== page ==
-Paper arguing that growth rate and flagenation were modulated during the establishment of the symbiotic relationship. Suggests regulations of both physiological and morphological structures
    http://www.eurekalert.org/pub_releases/2004-11/uow-iat110904.php
    -Toxin regulates the development of the light organ

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  5. page The Human Microbiome and Individualized Response to Pharmaceuticals edited The The Human Microbiome ... Human Microbiome Projec Project {http://www.nature.com/nature…
    TheThe Human Microbiome
    ...
    Human Microbiome ProjecProject
    {http://www.nature.com/nature/journal/v449/n7164/images/nature06244-f1.2.jpg} Human Microbiome Project
    Introduction
    The human microbiome is a vast array of microbial members and the interactions they have with surrounding environments throughout the body. The challenge of fully comprehending the human microbiome and the intricacies of co-metabolic activity occurring amongst individual bacteria, pharmacologically derived byproducts, and the responding human gut can seem truly overwhelming . Introducing synthetic products into the equation only complicates the system more. Despite the advance of modern medicine, pharmaceuticals continue to be produced in a "one size fits most" manner. The microbiome regulates metabolic balance and homeostatic activity within the body and as a result, becomes unique to each individual and the particular environmental conditions that surround. As each microbiome becomes individualized, the possibility of side effects and unwanted results from specific pharmaceutical drugs becomes more and more likely. Despite the fact that pathologists and the healthcare industry have not reached a viable for of perso nalized medicine for the masses, newly produced drugs are subject to vigorous standards by the FDA. To grasp the consistent growth and diversity within the microbiome, the human intestines hold more than 10 times the amount of microbes than there are cells in the body (1).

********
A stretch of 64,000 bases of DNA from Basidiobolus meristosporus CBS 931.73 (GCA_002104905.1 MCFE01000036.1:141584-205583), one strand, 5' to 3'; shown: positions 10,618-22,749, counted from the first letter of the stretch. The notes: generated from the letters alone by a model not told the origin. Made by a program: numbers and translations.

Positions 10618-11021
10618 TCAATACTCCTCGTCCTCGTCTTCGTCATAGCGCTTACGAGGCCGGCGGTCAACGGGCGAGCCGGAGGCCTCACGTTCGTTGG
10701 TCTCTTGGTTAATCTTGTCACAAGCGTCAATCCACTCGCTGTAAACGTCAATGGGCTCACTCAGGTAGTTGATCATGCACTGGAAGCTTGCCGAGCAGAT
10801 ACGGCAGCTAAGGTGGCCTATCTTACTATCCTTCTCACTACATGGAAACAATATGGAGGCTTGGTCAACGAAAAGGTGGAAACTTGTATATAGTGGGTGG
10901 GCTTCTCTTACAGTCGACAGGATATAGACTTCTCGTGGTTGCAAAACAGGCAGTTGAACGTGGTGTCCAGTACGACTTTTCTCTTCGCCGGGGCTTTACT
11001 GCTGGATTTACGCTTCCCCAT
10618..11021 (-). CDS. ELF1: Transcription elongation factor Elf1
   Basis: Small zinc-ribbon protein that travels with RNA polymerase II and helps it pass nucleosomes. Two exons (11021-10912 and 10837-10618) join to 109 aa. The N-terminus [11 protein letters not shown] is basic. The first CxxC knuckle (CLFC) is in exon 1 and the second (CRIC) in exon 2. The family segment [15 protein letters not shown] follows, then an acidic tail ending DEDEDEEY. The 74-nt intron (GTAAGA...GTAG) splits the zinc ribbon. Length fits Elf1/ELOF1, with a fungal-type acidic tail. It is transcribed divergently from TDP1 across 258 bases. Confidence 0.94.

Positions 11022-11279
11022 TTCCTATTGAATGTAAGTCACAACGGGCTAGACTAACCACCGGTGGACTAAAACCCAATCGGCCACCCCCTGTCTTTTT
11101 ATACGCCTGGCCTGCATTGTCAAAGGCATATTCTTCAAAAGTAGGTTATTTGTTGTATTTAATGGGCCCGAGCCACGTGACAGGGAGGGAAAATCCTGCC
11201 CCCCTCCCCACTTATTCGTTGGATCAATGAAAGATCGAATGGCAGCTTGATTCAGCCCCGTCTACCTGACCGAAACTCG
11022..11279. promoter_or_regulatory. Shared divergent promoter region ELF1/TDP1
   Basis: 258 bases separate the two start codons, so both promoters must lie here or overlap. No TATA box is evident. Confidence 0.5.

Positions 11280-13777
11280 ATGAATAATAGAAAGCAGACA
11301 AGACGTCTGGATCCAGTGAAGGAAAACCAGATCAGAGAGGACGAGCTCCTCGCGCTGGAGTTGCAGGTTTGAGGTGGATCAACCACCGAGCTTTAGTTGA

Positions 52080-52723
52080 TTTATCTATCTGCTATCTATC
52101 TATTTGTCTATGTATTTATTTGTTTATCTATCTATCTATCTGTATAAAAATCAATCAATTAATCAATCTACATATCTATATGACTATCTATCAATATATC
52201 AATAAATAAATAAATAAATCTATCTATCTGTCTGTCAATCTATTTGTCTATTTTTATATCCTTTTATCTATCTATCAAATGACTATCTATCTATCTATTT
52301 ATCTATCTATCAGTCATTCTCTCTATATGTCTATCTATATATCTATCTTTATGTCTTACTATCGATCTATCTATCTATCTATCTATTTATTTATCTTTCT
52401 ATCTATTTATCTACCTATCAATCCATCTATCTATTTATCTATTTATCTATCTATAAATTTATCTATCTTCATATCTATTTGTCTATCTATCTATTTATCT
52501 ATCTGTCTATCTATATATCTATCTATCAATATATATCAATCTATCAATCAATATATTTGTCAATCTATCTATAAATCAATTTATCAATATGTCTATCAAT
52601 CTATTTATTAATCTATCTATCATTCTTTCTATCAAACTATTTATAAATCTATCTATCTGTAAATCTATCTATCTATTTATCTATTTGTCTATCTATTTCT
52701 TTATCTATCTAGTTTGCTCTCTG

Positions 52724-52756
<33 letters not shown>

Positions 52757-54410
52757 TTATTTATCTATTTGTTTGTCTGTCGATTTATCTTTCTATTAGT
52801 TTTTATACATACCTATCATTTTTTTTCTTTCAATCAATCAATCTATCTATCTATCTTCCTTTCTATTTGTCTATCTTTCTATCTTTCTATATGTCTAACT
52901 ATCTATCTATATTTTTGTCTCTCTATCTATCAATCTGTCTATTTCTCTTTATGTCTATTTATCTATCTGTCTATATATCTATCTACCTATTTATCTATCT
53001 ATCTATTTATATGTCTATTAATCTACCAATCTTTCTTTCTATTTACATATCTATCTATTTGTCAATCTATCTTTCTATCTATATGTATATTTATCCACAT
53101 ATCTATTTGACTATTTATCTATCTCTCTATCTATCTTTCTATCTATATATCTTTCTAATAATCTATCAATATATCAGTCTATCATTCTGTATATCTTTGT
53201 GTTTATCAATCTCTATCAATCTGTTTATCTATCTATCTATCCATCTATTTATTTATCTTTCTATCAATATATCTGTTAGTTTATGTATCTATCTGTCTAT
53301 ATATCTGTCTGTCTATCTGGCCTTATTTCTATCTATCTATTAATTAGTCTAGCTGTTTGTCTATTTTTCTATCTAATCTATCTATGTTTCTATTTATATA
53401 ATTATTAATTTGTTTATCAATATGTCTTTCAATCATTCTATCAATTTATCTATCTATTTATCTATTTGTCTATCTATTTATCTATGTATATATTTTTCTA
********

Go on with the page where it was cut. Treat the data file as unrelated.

...
    of Crohn's Disease
    Probiotics
    UCSF
    Disease. UCSF School of Pharmacy
    Björkstén

    Mechanics of the Microbiome